Text messages could soon regularly become crucial clues in solving crimes, according to experts from the University of Leicester.
Teams will look at individual styles of texting
A team of researchers has begun a detailed study into text messaging styles, with the hope their research will help forensic investigations.
Its was prompted after an examination of a text message helped to solve the 2002 murder of Danielle Jones.
It is believed to be the first study of its kind.
Teams will look at individual styles and habits of groups that text each other.
Dr Grant, said: "One feature of text messaging is that it is creative, there are very few rules that people try to obey.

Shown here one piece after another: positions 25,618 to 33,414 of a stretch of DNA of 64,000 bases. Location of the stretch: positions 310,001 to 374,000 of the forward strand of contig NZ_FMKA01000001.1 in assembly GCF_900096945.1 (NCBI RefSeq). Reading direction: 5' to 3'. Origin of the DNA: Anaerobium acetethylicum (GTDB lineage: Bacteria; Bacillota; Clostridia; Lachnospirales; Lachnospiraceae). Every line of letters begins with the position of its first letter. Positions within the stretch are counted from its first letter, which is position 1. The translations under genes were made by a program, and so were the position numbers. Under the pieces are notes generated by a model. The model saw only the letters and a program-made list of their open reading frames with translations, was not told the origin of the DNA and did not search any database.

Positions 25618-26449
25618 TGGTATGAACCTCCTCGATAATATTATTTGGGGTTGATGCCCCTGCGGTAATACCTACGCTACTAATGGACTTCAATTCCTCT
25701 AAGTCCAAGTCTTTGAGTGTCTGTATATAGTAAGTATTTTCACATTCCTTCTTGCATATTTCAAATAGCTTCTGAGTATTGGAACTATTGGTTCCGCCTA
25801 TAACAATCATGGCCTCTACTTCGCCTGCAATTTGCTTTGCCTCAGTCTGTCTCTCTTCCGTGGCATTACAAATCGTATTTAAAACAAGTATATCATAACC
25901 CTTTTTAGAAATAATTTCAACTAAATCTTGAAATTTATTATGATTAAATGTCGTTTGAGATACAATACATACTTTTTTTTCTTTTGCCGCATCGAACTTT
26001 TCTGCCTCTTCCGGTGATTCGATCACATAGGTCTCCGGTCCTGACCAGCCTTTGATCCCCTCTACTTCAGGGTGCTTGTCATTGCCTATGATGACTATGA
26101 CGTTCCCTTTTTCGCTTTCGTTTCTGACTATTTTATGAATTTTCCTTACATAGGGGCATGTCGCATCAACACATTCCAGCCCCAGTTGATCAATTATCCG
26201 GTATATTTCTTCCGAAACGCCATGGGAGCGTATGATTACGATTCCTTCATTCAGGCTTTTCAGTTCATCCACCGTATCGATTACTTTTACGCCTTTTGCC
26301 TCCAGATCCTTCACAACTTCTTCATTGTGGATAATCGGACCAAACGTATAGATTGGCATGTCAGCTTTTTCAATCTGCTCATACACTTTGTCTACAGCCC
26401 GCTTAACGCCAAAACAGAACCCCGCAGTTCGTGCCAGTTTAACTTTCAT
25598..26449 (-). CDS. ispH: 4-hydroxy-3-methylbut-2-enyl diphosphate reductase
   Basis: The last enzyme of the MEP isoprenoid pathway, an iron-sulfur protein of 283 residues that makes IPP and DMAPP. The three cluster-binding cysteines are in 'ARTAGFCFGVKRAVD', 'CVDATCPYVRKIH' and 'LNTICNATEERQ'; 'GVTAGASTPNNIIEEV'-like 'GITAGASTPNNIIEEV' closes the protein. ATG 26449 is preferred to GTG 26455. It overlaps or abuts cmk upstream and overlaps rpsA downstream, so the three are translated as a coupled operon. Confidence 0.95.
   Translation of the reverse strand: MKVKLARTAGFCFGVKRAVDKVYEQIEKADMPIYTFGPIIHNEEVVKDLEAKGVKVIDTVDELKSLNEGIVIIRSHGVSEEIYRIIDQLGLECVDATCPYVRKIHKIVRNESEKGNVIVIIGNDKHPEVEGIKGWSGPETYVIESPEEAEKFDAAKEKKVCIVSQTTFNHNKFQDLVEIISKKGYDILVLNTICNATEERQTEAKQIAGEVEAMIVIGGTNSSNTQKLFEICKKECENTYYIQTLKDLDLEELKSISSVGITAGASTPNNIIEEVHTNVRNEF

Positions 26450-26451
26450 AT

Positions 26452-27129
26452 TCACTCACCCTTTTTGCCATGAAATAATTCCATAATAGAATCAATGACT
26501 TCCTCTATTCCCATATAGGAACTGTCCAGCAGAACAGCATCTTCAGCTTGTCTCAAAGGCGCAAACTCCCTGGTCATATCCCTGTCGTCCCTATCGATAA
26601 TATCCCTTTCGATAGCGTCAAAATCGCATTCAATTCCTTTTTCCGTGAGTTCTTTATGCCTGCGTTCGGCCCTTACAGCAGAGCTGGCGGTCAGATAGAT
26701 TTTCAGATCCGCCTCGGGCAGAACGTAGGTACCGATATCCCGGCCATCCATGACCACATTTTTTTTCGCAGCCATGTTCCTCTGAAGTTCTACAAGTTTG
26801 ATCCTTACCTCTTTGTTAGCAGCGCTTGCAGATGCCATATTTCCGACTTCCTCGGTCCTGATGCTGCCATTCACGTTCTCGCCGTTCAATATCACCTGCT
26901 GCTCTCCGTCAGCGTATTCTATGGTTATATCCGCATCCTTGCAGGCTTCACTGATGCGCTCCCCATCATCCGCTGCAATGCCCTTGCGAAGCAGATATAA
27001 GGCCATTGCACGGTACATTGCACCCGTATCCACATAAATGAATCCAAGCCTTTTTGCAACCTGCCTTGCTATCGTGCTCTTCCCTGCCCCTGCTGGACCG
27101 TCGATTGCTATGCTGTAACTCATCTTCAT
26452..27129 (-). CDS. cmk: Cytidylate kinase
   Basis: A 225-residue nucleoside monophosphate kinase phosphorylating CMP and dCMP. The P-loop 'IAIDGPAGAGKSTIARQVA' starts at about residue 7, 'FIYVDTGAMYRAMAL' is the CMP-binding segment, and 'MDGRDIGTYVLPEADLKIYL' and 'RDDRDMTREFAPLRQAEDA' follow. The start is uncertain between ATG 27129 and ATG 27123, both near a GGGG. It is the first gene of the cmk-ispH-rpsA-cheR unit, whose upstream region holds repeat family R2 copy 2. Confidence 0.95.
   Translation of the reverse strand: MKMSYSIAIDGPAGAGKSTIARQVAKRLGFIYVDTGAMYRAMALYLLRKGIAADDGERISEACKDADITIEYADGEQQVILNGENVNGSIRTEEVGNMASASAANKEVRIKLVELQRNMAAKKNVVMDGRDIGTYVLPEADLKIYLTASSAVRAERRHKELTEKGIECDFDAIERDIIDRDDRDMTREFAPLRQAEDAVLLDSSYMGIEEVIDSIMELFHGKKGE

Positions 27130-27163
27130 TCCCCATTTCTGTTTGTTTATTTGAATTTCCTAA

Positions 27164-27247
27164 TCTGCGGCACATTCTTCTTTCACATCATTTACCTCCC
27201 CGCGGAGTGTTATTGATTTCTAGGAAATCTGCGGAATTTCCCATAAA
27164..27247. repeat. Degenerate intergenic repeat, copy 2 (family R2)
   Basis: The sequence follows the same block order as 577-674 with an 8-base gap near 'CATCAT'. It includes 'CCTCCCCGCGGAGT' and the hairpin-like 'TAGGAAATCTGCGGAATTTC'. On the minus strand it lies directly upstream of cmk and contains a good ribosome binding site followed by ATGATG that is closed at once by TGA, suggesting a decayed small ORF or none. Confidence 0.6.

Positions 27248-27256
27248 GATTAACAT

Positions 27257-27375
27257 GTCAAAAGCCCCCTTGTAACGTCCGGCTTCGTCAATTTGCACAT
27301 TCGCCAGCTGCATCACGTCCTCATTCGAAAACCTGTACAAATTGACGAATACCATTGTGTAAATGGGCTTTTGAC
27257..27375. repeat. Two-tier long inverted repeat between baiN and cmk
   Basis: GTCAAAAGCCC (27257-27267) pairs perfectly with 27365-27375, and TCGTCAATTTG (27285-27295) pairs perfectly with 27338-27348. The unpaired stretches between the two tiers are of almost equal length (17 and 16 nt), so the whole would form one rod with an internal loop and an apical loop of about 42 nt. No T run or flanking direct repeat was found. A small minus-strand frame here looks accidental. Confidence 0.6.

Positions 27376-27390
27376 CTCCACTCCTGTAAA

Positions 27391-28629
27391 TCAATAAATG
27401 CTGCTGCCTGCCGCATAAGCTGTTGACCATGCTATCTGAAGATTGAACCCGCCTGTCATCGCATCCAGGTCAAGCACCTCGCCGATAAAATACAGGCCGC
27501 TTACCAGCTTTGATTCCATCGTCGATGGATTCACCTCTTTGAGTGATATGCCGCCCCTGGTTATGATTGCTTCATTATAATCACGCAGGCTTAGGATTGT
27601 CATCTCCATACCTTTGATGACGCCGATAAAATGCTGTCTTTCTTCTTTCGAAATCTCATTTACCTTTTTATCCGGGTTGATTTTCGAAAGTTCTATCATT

"We don't try to be grammatical or follow ordinary spelling, because of that potential for creativity, there's more potential for variation.
"There's the possibility that one person uses predictive text functions and others use traditional texting abbreviations, so it is possible to spot these differences."
He said the study was inspired by a 2002 case in which lorry driver Stuart Campbell was convicted of murdering his 15-year-old niece, Danielle Jones, after texts sent on the victim's mobile were alleged to be his.
"What was argued in court by the forensic linguist was that the messages from the girl's phone were in the style of the uncle who was trying to text as a teenage girl but there were significant differences in the style and that was able to break his alibi," he added.
Researchers have appealed for members of the public to send their text messages for analysis via the university's website.